I read an author question on Facebook why some people claim they won’t read stories about infidelity. The poster wondered why this is, and I have often wondered the same. I mean... I tend to avoid stories with pee (or god forbid, tickling, shudder), because those things just don’t do it for me (and in the case of the latter give me the screaming heebie-jeebies). But cheating... there’s so much behind that... seems a lot to throw out with the bathwater. However there were lots of illuminating responses to the question, few of which I could discount – so I’m sure people who write fantasies about fantasies have good reasons for doing so. Still – I think there’s something to be said for examining the limits we impose on our own fantasy life too, and perhaps expanding our horizons a little further.

Thanks for having me, Babes, and I hope you’ll all comment up a storm in response xxx


  1. Hey Vida! Sorry I couldn't post on this earlier... blimmin internet!!!

    I LOVED this post - it got me thinking about a few things.
    So - do you think the 'don't worry the fantasy is safe as it is with my husband' - may be a safety net? Perhaps these stories are important for people only just exploring their fantasy side and are a little squeamish about being unfaithful even in their minds? - If they share a story like that with their lover, it may start something bigger.
    Or - is it to keep the writer safe from their filthy fantasies? Sometimes I'm astonished by the things that pop out of my fingers onto the keyboard... what if my lover reads them and think I want to do all the outrageous rude things with all these many other people (oh yeah) - and feels inadequate?

    To my knowledge, I have done this in a story where I simply did not want the character to be judged for being 'bad' - but it wasn't for being a dirty, dirty lady, it was for shop lifting... she pretends to have stolen a velet scarve in order to be 'punished' for it by her lover. Some reviews have said that she 'stole' the scarf - which makes me shriek, 'no, no! My ladies' would never steal!!'
    So maybe it is all about writers' hang ups... I'm going to post this as it's so long I can't read it all in the comment section!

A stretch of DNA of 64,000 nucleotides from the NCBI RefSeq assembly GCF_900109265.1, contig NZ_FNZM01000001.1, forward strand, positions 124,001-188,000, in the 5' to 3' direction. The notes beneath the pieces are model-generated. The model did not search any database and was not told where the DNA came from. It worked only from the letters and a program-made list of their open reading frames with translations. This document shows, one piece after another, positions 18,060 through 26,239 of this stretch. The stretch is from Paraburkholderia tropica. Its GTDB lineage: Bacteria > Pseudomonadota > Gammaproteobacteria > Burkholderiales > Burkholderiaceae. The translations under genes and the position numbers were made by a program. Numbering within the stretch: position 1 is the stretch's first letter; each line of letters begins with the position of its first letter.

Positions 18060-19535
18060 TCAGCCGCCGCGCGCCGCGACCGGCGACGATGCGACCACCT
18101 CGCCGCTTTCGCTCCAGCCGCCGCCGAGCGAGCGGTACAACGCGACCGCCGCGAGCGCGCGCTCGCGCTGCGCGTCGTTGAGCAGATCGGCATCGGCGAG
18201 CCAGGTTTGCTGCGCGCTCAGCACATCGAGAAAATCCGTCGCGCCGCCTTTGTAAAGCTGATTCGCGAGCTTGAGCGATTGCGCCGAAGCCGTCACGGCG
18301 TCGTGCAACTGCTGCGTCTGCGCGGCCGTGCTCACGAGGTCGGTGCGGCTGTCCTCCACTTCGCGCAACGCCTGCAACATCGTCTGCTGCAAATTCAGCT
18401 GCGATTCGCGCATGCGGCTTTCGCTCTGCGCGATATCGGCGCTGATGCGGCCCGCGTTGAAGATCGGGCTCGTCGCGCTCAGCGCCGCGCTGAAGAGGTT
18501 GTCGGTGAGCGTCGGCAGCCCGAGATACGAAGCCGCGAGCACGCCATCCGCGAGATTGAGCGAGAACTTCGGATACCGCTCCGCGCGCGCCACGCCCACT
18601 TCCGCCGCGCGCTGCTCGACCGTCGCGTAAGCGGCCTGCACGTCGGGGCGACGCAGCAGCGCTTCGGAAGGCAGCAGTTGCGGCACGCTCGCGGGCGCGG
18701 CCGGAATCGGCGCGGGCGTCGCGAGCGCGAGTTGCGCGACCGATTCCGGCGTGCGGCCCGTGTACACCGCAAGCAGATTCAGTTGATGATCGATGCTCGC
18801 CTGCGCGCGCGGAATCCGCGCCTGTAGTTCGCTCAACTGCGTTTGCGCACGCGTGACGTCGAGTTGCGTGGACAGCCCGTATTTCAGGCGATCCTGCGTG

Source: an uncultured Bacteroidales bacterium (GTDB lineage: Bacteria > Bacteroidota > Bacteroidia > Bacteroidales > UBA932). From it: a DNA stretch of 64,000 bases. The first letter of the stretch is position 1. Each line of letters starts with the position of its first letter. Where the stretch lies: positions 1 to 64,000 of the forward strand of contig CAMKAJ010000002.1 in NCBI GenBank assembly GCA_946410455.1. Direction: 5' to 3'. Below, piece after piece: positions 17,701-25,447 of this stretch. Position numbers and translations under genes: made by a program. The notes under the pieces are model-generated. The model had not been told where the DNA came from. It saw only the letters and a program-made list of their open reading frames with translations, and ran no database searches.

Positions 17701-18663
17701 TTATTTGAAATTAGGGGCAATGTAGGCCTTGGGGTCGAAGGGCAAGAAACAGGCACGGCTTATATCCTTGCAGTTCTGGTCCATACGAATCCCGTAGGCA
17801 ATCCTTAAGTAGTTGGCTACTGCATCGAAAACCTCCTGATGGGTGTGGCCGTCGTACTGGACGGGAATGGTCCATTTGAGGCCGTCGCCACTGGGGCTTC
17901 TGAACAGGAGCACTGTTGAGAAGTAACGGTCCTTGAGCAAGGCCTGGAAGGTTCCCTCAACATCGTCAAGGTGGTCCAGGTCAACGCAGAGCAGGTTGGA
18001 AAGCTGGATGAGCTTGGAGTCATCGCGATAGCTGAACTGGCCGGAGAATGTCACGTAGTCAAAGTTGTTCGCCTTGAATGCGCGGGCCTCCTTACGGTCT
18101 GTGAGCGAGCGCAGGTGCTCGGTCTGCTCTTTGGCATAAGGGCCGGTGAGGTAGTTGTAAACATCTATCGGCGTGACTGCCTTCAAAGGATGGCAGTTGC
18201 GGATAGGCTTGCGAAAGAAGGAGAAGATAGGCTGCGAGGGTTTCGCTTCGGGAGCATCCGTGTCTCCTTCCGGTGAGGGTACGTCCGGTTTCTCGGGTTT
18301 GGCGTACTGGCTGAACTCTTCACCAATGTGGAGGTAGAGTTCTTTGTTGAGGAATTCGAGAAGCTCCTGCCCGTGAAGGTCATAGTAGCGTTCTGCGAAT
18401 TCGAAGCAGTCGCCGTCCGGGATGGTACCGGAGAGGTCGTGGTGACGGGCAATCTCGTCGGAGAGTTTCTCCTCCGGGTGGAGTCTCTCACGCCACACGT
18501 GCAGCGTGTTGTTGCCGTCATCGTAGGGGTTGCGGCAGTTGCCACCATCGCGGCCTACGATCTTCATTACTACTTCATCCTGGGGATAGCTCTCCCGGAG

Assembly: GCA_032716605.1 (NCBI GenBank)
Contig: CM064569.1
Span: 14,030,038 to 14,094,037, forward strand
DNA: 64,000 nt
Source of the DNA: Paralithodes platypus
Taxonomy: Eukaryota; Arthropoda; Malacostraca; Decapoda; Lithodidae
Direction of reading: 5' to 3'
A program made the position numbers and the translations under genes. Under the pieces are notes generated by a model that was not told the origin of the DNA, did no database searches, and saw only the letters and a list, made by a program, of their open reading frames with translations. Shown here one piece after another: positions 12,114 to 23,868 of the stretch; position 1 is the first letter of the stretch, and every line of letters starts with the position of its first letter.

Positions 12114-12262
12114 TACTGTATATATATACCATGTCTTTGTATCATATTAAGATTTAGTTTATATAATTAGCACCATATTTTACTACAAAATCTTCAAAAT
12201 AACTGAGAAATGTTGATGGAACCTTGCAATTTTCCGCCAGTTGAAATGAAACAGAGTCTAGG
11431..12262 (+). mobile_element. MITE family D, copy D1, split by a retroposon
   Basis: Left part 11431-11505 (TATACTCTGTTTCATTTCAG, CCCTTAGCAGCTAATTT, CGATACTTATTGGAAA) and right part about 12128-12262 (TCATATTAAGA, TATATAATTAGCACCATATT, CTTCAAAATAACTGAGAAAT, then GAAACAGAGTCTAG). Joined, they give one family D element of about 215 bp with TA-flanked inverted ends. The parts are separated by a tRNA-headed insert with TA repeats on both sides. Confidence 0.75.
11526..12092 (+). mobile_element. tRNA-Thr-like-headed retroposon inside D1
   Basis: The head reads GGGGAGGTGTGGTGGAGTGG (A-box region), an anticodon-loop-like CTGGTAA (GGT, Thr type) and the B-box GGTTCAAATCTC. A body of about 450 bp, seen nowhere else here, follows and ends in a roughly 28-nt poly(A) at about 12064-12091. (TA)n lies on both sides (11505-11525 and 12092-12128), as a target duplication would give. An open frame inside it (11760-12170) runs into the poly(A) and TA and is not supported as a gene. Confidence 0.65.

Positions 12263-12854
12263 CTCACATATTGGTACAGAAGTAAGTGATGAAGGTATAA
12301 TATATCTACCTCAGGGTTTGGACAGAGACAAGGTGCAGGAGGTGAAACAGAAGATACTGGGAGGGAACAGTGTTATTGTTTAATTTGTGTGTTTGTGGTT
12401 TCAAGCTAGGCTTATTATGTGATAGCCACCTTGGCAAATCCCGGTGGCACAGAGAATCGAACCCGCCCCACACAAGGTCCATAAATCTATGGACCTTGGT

2. On to the acceptance bit. or The Point! Yes, I liked the bit about just having yourself in the fantasies where you are simply you - but a fully free to fantasise, you.

    I never picture my characters when I write and the same is true of my fantasies, I just don't have an image of myself to have a hang up about - I just concentrate on the action - so that helps.

    I agree with the infidelity thing - it does throw up such incredible material for a good turbulent story - and if your genre is romance/erotica, surely that is the ultimate conflict you could through at a happy partnership? I'm currently writing an infidelity story and it is putting me through the wringer! Not least, the fact that I have no idea where to submit it :D

    Phew, thanks Vida - great post with lots to think about x x So basically - we should have no limits! (yikes...)

    1. OMG - who says 'through' instead of 'throw'? Damn FINGERS!!! (also - the scarf was velvet, not, velet.

  3. I got that, I do speak fluent typo. I think all those things are valid (though I'm in favour of the occasional bit of creative shop-lifting myself :) Sure, everyone's free to self-censor, to suggest otherwise would be hypocritical, of course :) and yet... I think writing should also about being brave enough to horrify myself - my favourite writers do that so courageously - they refuse to be afraid to say the things they think - it's something I aspire to.

    1. Yes, to be brave enough to let yourself fall off that creative cliff... very scary! You need folks with a pretty big net to catch you at the bottom